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If the San Jose Sharks and the Vegas Golden Knights meet in the Stanley Cup Playoffs, it’s fixing to be one hell of a series,

Thursday’s meeting cemented that. The game had all the ingredients that make up that playoff feel — tight play, tight checking, great goaltending and low scoring. There was urgency from both teams, despite both being near locks to make the postseason.

And it came right down to the last shot of the game.

Logan Couture scored 39 seconds (ironically, Couture’s jersey number) into overtime to clinch a 2-1 win for the Sharks on Thursday night.

The Sharks gained a single point on the Golden Knights and are seven points back of Vegas for first in the Pacific Division with eight games remaining. Perhaps most important, they remained four points clear of the Los Angeles Kings, who leapfrogged the Anaheim Ducks with a 7-1 win against Colorado. San Jose owns a game in hand on L.A.

Catching up to Vegas seems unlikely, but stranger things have happened. The two teams play each other for the last time next week.

The loss was bittersweet for the Golden Knights, who set record No. 2321778 for a club in their inaugural season.

Malcolm Subban made 42 saves, a career-high after being thrust into action following an injury to Marc-Andre Fleury.

Tomas Tartar got the ball rolling in the game 3:47 into the first period to give the Golden Knights an early lead.

That lead lasted for roughly a period.

Brent Burns tied the game 1-1 at 3:27 of the second period with the slickest of wrist shots from the point.

Scott Billeck is a writer for Pro Hockey Talk on NBC Sports. Drop him a line at or follow him on Twitter @scottbilleck

Eddie Olczyk declares he’s cancer-free


It’s the news every hockey fan wanted to hear.

On Thursday night’s Chicago Blackhawks broadcast on NBC Sports Chicago, Eddie Olczyk, who was diagnosed last summer with colon cancer, told the hockey world some great news.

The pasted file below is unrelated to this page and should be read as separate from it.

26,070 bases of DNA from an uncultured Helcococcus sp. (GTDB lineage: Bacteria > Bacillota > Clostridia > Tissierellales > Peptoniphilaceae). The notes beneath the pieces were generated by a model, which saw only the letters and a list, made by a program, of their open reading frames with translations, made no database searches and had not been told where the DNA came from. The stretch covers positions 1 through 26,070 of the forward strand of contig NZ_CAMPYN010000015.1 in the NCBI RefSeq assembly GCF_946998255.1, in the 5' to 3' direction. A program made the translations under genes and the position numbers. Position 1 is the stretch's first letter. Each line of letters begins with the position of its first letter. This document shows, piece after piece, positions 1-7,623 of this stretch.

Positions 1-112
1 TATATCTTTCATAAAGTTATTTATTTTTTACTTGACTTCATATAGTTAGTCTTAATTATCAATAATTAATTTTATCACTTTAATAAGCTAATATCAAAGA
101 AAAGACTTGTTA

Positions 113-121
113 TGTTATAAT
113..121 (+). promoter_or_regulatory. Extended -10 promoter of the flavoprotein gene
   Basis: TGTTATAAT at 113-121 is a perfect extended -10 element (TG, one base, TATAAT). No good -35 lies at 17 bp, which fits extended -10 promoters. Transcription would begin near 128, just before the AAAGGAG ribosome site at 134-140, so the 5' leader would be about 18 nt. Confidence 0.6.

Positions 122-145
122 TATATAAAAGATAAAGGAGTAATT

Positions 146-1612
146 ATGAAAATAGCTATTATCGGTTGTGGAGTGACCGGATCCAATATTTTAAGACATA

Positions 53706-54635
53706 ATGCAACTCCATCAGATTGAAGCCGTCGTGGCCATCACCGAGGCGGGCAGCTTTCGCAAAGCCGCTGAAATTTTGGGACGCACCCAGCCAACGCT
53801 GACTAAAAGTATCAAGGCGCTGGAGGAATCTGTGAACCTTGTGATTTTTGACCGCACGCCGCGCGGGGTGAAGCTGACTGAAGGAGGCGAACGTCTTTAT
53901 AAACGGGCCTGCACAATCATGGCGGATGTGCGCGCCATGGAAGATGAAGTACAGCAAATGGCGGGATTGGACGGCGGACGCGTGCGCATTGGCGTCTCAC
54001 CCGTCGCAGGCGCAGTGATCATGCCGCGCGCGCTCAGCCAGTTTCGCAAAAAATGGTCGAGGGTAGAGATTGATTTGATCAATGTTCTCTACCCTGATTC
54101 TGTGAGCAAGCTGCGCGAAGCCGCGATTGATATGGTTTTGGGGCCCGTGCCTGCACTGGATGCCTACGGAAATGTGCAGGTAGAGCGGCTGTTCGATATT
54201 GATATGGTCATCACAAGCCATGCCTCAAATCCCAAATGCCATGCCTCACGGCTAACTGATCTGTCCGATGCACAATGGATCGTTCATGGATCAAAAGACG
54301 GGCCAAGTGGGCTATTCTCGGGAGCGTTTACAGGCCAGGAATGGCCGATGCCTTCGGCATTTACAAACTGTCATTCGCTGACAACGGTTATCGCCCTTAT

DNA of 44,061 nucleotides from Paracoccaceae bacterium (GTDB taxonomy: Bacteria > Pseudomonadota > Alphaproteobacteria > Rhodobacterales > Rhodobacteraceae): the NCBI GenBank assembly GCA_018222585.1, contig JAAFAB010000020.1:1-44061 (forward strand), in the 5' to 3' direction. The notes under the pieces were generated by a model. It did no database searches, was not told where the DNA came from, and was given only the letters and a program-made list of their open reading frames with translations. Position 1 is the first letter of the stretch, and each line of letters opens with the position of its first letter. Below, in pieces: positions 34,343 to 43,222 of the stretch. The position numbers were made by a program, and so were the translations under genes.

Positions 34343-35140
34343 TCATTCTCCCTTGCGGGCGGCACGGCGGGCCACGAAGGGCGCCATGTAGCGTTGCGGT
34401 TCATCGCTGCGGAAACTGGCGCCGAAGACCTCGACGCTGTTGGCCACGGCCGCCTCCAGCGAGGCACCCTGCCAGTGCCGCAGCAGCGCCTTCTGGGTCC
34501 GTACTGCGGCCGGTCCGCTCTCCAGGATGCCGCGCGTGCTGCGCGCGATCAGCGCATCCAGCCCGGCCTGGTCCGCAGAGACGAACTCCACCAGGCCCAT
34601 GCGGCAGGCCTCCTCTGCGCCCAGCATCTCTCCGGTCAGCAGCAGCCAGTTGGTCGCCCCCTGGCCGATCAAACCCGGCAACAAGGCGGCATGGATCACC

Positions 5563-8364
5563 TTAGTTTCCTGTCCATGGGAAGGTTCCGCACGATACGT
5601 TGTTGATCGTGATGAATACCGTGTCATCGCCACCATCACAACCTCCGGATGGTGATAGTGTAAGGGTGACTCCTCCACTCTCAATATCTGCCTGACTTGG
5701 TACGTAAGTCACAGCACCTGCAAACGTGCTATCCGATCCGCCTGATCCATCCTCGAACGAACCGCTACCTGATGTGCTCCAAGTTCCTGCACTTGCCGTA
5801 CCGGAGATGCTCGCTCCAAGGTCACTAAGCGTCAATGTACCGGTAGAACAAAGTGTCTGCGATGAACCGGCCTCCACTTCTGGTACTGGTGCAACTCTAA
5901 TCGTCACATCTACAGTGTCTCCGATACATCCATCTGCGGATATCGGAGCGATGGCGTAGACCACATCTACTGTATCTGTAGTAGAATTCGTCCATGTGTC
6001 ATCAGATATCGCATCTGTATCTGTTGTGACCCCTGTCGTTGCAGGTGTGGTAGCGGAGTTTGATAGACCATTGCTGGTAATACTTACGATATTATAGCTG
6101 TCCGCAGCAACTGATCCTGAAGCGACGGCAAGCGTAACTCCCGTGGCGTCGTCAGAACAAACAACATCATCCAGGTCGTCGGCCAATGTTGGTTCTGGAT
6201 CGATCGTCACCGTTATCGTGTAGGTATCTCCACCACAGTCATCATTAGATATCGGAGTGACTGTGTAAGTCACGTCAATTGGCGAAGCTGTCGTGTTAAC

“I got the call on March 14 at 5:07 p.m. letting me know my scans were clear,” an emotional Olczyk said as he stood next to long-time broadcast partner Pat Foley. “I’ve never heard a better phrase in my life. I’m now 10 days on with the rest of my life.”

Olczyk, 51, had surgery after his diagnosis and had his last chemotherapy treatment on Feb. 21.

“All the cancer is gone – we beat this thing,” Olczyk said, thanking a handful of people, from colleagues at NBC to the Chicago Blackhawks and the NHL to his family members, wife and four kids. “And I say ‘we’ because it has been a team effort. We all beat this and I’m so thankful for all the support and prayers. They worked. I’m proud to stand here before everybody and say we beat this thing.”

Foley called Olczyk’s battle with cancer, “heroic.”

Olczyk was scheduled to have a scan in April to see how his chemo treatments had gone, but that scan was moved up due to emergency hernia surgery, according to Mark Lazerus of the Chicago Sun-Times.

“I’ve had enough crying to last me a lifetime,” Olczyk said. “I can’t emphasize enough just the support out there… just the texts, the email, the letters. I’ve received thousands and thousands of mail. I won’t be able to thank everybody, but I just want everybody to know on behalf of Eddie Olczyk and his family, we’re forever grateful for the support and the prayers and well wishes we received over the past seven months.”

Olczyk said one thing he realized through his battle is that he found out he was way tougher than he thought he ever was.

“If I can inspire one person to stay away from this, then I guess it was well worth it going through it,” he said.

Scott Billeck is a writer for Pro Hockey Talk on NBC Sports. Drop him a line at or follow him on Twitter @scottbilleck

Grubauer, Capitals shut out Red Wings

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If you were looking for a barn-burner, this game wasn’t that.

While the Tampa Bay Lightning and New York Islanders combined for 13 goals, and the Carolina Hurricanes and Arizona Coyotes scored 11 in total, the Washington Capitals and their hosts, the Detroit Red Wings, played 60 minutes with just one goal between them.

It wasn’t nearly as exciting in the goal-scoring department, but the win for the Washington Capitals put a bit of separation between themselves and the Pittsburgh Penguins and Columbus Blue Jackets, who the Caps (93 points) lead by four points now.

Brett Conolly’s third-period marker at 6:41 was all the Capitals needed for their

Andreas Athanasiou appeared to make it 1-0 in the first period on a nice wrister, but a goaltender interference challenge by Washington was successful after Tyler Bertuzzi was judged to have made contact with Grubauer. This one was pretty cut and dry, as far as GI calls go.

The loss for the Red Wings meant they were officially eliminated from playoff contention, something that had been known for a while but hadn’t happened in the mathematical department.

Grubauer was solid, making 39 saves for his third shutout of the season. At the other end of the rink, Jimmy Howard wasn’t too shabby either, stopping 25-of-26. All he needed was a bit of run support.

Prior to puck drop, the Red Wings announced that defenseman Mike Green, who was hampered by a neck injury back in February, will go under the knife, ending his season.

Scott Billeck is a writer for Pro Hockey Talk on NBC Sports. Drop him a line at or follow him on Twitter @scottbilleck